A Socially Just World Must Include Good Vision
Each year on February 20, the world comes together to commemorate the United Nations’ World Day of Social Justice. It’s a day to recognize the inequities that prohibit millions of individuals from living a full life and to commit to actions that will strengthen societies for all.
This day can be a rallying point for us all. As vision advocates, this year’s theme, Overcoming Barriers and Unleashing Opportunities for Social Justice, is a relevant and strong call to action.
With more than 2.7 billion people who still need vision correction to see and be more, because they have not yet received the care they need, poor vision can be an insurmountable barrier to living life to the fullest. And with this population group at risk of being trapped in a cycle of poverty and inequality due to vision loss, there is the potential that billions will be held back from education, good employment, healthcare, and a decent standard of living. It’s clear that meeting the challenge of good vision is key to a more just world.
What does it mean for a society to be just and how can we apply the principles of social justice to create a more equitable world through good vision? In its most basic form social justice, like the fight for good vision, breaks down into four principles: Access, Equity, Participation, and Human Rights.
When it comes to good vision for all, it’s critical to focus on providing sustainable, affordable access points for all. While in many parts of the world it’s relatively easy to get an eye exam and a pair of glasses, that is not the case everywhere. New access points are needed. According to Eliminating Poor Vision in a Generation, “one million new access points can equip 90 percent of the population in need.” One way to ensure access is through human resource development and innovative entrepreneurship. In this context, local vision care entrepreneurs have the potential to provide basic refraction services and access to affordable glasses. This model of inclusive business, like the Eye Mitra model, can support livelihoods and economically empower communities. Furthermore the integration of technology can ensure that these entrepreneurs are linked to other eye care practitioners such as optometrists and ophthalmologists to provide quality care.
If we are to create a more just world through good vision, we must ensure we meet the needs of the most vulnerable and marginalized. In many parts of the world, women and girls fall into this category. According to the IAPB, “there are more females than males with vision loss in every category of vision impairment and blindness.” In fact, 55% of people with vision loss are women and girls. How then do we ensure they can see well?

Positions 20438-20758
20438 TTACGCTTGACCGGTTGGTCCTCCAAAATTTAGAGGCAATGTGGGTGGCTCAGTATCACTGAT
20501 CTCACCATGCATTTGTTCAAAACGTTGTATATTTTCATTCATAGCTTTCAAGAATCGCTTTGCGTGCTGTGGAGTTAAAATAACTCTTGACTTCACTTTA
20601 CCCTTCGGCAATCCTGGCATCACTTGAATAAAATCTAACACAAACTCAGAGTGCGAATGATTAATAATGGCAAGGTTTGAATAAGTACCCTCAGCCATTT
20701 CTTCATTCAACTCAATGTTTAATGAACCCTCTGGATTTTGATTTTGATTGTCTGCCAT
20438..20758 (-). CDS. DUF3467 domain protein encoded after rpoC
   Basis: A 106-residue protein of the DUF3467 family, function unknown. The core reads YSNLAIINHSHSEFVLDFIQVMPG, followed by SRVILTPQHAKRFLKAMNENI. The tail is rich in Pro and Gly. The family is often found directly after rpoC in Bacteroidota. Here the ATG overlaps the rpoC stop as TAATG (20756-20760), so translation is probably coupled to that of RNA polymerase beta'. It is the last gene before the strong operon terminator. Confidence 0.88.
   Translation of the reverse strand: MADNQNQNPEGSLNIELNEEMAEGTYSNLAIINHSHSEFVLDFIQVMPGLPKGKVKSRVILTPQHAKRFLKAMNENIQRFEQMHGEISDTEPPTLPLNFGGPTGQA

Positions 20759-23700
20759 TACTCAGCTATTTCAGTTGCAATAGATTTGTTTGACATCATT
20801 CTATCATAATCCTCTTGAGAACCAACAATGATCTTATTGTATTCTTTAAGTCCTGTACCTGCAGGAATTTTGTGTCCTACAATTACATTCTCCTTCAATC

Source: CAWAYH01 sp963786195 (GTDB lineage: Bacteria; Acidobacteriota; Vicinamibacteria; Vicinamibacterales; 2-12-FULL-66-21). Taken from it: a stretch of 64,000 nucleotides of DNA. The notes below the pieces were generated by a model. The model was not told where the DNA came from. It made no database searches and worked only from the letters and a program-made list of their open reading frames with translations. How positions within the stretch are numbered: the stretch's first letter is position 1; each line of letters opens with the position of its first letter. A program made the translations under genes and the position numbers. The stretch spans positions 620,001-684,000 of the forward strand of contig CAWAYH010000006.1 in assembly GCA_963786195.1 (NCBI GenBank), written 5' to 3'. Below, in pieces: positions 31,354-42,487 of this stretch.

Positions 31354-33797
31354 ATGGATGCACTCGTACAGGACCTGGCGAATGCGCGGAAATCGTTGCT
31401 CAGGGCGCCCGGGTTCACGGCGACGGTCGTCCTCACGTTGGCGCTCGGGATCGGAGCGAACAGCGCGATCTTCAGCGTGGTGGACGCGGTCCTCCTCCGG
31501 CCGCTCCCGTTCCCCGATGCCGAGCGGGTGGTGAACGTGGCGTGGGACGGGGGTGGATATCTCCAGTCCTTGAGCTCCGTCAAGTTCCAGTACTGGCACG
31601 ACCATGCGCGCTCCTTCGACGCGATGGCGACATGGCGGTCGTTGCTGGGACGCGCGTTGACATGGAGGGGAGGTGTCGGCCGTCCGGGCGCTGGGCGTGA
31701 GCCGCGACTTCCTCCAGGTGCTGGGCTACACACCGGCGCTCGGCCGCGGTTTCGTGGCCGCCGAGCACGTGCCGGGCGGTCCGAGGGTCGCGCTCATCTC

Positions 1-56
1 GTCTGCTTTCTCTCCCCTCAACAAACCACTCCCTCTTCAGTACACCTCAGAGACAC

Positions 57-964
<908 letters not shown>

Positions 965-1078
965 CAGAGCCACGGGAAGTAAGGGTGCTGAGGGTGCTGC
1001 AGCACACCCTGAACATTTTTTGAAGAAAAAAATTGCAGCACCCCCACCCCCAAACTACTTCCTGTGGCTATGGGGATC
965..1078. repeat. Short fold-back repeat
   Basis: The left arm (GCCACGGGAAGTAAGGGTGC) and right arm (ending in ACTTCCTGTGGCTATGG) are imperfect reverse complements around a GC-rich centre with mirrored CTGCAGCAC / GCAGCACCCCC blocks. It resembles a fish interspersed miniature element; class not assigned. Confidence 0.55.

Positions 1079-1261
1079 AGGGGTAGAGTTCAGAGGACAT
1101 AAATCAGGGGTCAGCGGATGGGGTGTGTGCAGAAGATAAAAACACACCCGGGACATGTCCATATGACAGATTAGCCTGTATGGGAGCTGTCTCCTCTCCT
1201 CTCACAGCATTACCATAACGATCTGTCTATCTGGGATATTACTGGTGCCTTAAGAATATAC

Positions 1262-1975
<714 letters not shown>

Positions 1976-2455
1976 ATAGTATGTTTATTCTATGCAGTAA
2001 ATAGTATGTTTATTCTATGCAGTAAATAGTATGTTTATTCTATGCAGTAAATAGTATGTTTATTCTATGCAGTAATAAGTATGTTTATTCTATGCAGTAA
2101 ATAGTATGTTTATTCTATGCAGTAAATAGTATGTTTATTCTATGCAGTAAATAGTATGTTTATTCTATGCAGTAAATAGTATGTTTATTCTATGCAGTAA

Breaking down stigmas can be one key to unlocking this potential. Around the world, stigmas still affect a girl’s choice to correct her vision with glasses, as in many cultures, she is seen as defective with a reduced capacity to find a marriage partner as a result. Greater awareness, especially messaging that encourages men and boys to serve as advocates for women, is needed to tackle this cultural boundary. Thinking beyond the classroom is also essential for equitable access for girls. Current figures from UNICEF indicate that around the world, 129 million girls are still out of school. When school is often the only place for girls to receive a vision screening, these millions of girls may be missing out on a critical intervention.
If we are to ensure vision access and equity, we must create the opportunities to speak with a collective voice that encourages participation and to elevate eye care on the international development and poverty alleviation agenda.
Recently, 63 countries adopted the collective voice to request the designation of a Special Envoy on Vision. The UN Envoy would subsequently build on the momentum developed around eye health over the past three years and serve as a global advocate to lead the implementation of the 2021 UN General Assembly resolution on “Vision for Everyone.” This global request was delivered in tandem with another from more than 150 CEOs and vision sector leadership. This collective action serves as an important example of what we can accomplish when committed leaders align to create pathways for participation.
Human rights and social justice are two sides of the same coin. They can’t exist apart from each other. We believe good vision is a basic human right – seeing well improves everything in life, from an individual’s health, education and work opportunities to the sustainable development and successes of local communities and economies. Additionally, the priority and provision of good vision enables societies to achieve progress toward many of the UN Development Goals set to be met by 2030.
As we reflect on this year’s theme for World Day of Social Justice, it is clear that one of the many ways we collectively can overcome barriers and inequities is to ensure that good vision is accessible to all who need it. Only then can we unleash the potential power of this sector to contribute to a more just and equitable world by enabling the achievement of the objectives of the broader development agenda.